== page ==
• D-ring near handles to clip on poop bag dispenser or treat pouch
  • Locking carabiner-style collar attachment
  • Reflective stitching
  • Includes car seat belt buckle
  • Available in two lengths
  • Suitable for dogs up to 150lbs

Cons

  • Not waterproof (but will dry quickly)
  • Not scent proof

Mycicy Rope Dog Leash

Mycicy Rope Dog Leash

This is another rock climbing rope type leash, but the highlight for me is that it is braided. If you have concerns about a leash coming apart after excess pulling, this can give you extra peace of mind. It is available in a wide range of fun bright colors, so your dog will be easy to spot. I can see this fitting in with hiking and camping gear. Be sure not to mistake it for your actual mountain climbing rope. Check price here.

Pros

  • Braided nylon is strudy
  • Available in three lengths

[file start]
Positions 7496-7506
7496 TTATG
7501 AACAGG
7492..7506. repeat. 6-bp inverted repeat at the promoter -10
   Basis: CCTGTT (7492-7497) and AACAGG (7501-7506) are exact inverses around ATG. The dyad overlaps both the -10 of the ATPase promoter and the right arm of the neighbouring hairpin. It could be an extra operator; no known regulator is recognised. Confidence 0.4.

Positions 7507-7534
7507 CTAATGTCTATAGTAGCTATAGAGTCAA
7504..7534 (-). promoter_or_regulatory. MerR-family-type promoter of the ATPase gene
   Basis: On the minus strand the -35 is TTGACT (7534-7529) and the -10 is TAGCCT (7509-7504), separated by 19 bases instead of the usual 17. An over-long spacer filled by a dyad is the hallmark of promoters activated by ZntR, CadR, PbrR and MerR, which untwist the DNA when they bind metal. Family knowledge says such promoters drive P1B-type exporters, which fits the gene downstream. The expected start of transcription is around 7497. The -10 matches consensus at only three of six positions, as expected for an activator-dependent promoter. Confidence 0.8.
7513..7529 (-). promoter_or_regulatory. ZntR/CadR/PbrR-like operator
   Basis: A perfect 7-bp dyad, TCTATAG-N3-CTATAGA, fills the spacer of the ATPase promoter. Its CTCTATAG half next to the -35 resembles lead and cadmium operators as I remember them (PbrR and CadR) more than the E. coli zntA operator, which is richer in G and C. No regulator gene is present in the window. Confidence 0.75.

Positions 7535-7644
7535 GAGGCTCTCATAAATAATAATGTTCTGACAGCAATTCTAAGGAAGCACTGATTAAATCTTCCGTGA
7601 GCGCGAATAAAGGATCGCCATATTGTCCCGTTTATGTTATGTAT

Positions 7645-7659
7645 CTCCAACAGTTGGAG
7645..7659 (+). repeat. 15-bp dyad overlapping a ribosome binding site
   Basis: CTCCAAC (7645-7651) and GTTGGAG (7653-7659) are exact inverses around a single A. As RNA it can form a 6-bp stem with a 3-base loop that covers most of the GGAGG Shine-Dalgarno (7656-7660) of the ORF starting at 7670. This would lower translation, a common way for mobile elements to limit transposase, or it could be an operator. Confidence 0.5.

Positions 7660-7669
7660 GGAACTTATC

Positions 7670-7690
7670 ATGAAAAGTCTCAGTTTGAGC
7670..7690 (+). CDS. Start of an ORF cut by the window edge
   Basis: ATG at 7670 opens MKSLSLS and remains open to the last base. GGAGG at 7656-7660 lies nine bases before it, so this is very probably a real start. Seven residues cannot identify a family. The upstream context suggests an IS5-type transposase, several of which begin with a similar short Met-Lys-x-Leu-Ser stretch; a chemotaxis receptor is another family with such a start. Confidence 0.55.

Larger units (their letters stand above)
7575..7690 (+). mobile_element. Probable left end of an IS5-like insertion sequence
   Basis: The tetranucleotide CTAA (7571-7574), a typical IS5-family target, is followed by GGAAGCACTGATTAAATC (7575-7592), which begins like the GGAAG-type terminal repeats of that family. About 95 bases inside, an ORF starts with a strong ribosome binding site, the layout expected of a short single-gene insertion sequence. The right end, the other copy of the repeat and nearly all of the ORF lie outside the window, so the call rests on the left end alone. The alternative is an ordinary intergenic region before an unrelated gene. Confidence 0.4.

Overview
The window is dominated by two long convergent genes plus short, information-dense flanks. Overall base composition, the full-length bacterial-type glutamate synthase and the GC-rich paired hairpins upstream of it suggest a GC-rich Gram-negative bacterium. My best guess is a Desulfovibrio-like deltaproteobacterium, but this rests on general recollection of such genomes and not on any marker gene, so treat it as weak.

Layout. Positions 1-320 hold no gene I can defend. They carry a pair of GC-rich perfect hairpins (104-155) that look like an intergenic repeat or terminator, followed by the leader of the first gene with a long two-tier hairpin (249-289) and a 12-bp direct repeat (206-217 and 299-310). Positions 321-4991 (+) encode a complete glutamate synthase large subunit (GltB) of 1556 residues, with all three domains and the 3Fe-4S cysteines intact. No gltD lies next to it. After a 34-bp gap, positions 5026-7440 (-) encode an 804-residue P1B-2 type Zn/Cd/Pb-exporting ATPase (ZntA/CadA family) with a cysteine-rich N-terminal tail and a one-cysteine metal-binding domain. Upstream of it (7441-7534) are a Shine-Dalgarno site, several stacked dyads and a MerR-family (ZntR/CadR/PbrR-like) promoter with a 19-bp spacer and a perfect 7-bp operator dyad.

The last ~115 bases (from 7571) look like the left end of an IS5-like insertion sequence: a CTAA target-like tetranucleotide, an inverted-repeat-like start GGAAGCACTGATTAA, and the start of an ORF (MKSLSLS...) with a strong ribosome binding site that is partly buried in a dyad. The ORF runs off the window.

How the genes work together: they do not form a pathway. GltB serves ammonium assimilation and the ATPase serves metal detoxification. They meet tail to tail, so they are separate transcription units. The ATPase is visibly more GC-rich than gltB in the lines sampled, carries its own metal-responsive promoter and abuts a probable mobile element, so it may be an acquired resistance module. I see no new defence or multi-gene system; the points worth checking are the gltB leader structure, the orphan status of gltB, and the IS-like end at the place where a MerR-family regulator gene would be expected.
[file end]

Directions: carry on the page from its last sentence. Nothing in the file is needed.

• Available in a range of bright colors
  • Safety lock clip
  • Padded handle
  • Very reflective – highly visible in the evening
  • Very lightweight

Cons

  • Not waterproof (but will dry quickly)

iYoShop Hands Free Dog Leash

iYoShop Hands-Free Dog Leash

This hands-free leash has two shock absorbers. Since it is hands-free, a serious puller has less of a chance of knocking you over. This can be a safer option when walking a large dog who pulls. It also has two convenient handles for any time you may need your hands on the leash like crossing a road. I have a very similar leash that I use to walk my dog Thor. In my experience going hands-free helped to decrease pulling. Check price here.

Pros

  • Hands-free
  • Shock absorbent
  • Reflective stitching
  • Two handles
  • Dual bungee construction
  • Affordable
  • Suitable for dogs up to 150lb
  • Waist fits up to 52 inches
  • Can be removed from the waist belt to use as a handheld leash

Cons

  • Not waterproof (but will dry quickly)
  • Not scent proof
  • No warranty

Conclusion

In my opinion, the best leash for dogs that pull is the Heavy Duty Dog Leash. The iYoShop Hands Free Dog Leash is a close second, but the warranty sets the Heavy Duty Dog Leash apart. I also like the seat belt feature. This could come in handy for anyone who is concerned about their pooch sitting politely in a vehicle. Chances are, if you have a dog who pulls, your pup is still in training, and may need to work on their in-car behavior too.amazon associates